Raising much-needed funds for SPCA

SPCA Kamloops branch manager Charleen Holloway with Duncan, one of the many cats currently waiting to be adopted at the shelter.

The annual City Challenge is on, and so far less than half of what the Kamloops SPCA has normally raised by this point has come in and that could mean trouble for the shelter.

As of this morning, Friday, May 10, only $4,440 has been raised – well under the $10,000 mark the association is normally at by now. While branch manager Charleen Holloway appreciates every little bit of help, the current number is very disconcerting as costs are already higher this year because of capacity rates and health issues.

In the past two months nearly 100 cats have come into the shelter from unhealthy situations – 21 cats nicknamed the armchair cats because they were living in an arm chair dumped at the side of the road. There are 36 from a hoarding home, 17 from a colony of strays living in Westsyde and 20 from a Merritt resident who could no longer take care of all the felines.

Already over capacity in cats, some at the SPCA had to be transferred to other locations to accommodate the influx. Many of the new cats brought in were underweight and had health issues. Recently random blood testing showed higher numbers of abnormalities and it was decided to test all the cats. Several had leukemia and had to be put down and even more cats are dealing with respiratory infections right now.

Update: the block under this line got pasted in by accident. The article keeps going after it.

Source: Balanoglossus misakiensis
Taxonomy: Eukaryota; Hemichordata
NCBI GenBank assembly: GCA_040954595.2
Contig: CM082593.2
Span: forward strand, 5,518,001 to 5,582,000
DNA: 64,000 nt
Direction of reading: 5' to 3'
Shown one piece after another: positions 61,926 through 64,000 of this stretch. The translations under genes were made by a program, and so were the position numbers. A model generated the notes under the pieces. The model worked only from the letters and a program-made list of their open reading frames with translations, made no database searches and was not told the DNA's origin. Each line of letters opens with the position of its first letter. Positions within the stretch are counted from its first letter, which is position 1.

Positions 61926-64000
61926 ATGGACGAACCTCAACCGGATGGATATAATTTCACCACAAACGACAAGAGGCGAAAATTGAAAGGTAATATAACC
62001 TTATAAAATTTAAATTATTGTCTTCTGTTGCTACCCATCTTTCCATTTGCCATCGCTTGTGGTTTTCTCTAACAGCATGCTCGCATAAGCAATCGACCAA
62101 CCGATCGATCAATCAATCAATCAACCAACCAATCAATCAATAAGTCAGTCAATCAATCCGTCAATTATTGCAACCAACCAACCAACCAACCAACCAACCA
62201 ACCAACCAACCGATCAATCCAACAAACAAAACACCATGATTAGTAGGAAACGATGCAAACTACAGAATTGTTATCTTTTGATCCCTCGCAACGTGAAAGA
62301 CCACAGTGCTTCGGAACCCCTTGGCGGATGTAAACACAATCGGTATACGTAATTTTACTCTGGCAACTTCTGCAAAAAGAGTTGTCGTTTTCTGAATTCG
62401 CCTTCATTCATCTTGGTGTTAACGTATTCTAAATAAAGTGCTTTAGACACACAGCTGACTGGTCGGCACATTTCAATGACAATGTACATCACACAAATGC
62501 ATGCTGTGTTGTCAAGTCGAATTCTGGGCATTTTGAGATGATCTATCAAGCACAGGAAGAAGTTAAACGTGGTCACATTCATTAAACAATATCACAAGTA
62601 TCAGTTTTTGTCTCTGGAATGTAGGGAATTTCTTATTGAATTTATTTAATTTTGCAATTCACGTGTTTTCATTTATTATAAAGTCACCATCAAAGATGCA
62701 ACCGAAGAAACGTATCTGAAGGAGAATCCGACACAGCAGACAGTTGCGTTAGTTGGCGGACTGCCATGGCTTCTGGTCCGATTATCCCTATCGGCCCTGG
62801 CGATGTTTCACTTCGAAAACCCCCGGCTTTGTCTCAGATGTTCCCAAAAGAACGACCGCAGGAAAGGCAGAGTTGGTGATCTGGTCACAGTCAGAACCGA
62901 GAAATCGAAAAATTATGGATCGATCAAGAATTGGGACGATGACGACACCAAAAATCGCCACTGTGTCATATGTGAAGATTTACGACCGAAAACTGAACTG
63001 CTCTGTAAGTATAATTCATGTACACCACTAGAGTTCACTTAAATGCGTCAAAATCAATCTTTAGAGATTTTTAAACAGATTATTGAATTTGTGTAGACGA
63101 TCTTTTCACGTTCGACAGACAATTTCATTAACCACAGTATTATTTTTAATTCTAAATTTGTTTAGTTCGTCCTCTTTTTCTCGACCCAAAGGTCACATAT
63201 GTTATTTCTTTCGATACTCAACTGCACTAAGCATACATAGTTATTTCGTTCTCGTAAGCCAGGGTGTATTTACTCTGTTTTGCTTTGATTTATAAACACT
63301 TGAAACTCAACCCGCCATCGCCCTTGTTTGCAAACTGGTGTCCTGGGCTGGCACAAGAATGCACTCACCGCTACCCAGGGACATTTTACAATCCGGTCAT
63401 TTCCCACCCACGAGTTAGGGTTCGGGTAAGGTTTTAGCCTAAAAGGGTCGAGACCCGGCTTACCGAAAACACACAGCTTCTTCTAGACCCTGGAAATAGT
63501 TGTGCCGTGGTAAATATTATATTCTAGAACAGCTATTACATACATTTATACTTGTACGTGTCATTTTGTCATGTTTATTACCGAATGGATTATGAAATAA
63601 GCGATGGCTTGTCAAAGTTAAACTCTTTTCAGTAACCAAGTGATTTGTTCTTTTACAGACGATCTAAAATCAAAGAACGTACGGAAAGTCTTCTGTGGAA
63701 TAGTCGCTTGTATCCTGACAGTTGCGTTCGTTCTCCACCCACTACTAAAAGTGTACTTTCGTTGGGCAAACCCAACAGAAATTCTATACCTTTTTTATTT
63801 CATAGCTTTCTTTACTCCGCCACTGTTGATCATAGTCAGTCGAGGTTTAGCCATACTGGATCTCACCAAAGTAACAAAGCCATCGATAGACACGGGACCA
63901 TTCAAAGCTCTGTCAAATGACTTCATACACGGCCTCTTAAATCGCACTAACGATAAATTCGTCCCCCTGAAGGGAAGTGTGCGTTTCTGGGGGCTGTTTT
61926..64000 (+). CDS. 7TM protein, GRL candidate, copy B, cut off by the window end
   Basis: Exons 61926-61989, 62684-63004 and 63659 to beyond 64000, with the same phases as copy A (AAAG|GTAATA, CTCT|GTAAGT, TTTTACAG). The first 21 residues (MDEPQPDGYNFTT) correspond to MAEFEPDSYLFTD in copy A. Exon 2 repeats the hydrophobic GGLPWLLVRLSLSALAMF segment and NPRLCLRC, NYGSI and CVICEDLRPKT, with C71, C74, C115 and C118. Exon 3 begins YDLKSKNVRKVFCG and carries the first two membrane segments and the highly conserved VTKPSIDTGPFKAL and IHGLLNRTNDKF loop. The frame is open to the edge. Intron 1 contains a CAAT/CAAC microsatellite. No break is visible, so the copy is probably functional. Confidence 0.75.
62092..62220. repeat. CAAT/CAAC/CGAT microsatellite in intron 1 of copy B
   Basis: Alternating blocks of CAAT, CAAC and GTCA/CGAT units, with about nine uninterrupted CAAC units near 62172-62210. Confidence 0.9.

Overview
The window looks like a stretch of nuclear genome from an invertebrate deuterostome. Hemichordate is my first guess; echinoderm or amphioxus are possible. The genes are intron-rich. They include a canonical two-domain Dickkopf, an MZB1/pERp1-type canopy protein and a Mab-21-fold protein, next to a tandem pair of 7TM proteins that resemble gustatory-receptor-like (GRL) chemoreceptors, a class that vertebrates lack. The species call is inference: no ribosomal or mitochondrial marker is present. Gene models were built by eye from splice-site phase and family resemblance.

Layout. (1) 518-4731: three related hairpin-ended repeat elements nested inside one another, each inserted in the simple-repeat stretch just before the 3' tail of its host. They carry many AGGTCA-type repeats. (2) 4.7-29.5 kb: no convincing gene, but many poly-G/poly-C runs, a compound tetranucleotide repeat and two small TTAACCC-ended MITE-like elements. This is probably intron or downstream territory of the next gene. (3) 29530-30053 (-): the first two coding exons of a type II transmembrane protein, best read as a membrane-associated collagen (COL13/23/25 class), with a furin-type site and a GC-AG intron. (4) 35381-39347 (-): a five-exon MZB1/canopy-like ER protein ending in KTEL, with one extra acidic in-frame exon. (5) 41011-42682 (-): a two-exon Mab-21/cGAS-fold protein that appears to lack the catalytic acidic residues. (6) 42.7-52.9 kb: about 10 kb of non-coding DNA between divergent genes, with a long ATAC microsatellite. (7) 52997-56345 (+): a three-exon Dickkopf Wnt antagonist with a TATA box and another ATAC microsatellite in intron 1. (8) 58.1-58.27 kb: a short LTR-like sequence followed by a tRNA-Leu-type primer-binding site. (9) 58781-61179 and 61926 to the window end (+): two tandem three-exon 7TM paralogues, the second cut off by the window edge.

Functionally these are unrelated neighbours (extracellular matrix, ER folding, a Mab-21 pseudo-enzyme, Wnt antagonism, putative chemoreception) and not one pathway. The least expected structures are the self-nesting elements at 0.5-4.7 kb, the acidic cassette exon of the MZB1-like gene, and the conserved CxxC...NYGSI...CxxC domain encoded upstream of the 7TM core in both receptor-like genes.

“It's tough, you get them in already marginalized and then you get these little guys back to health and it looks like they'll get a second chance, and then this,” Holloway says of the cats put down to leukemia and the emotional roller coaster staff has dealt with.

But the high level of illness is also taxing on the shelter – more tests and treatments means more money, and that's something the shelter is tight on at the best of times.

An average year costs the shelter $500,000 in just operating costs – vet bills, food, vaccines, hydro – and this year they are already well above the normal costs for caring for the animals. The only government funding the shelter receives, Holloway notes, is a grant through the city of about $34,000. The remainder comes from fund raising events such as Paws for a Cause which usually brings in about $20,000 and the City Challenge. $40,000 is normally raised over the month-long challenge – or about $10,000 per week.

Prince George is hitting the target and is sitting at $11,000 as of this morning, more than double what Kamloops is at. Holloway hopes support for the events planned for the rest of the month will bring in some much needed donation.

Tonight is the pub night at McCracken Station as well as a feature item dinner at Stouthouse. Saturday, May 11 a car wash and barbecue will be held at Market Fresh Food in Dallas from 11 a.m. to 3 p.m. and the week-long book sale at North Hills Mall begins. On May 25 a wrap up barbecue will take place at the Sahali M&M's followed by a family dinner at Mount Paul golf course on May 26.


To contact a reporter for this story, email jstahn@infotelnews.ca or call (250) 819-3723.

Editor's Note in response to allegations from Vernon RCMP Supt. Jim McNamara
Editor’s note: • Watch shifts at the Vernon detachment have fallen to as low as three roadable officers. • The department suffers from chronic understaffing. • Sources, who we trust and who have knowledge of the s

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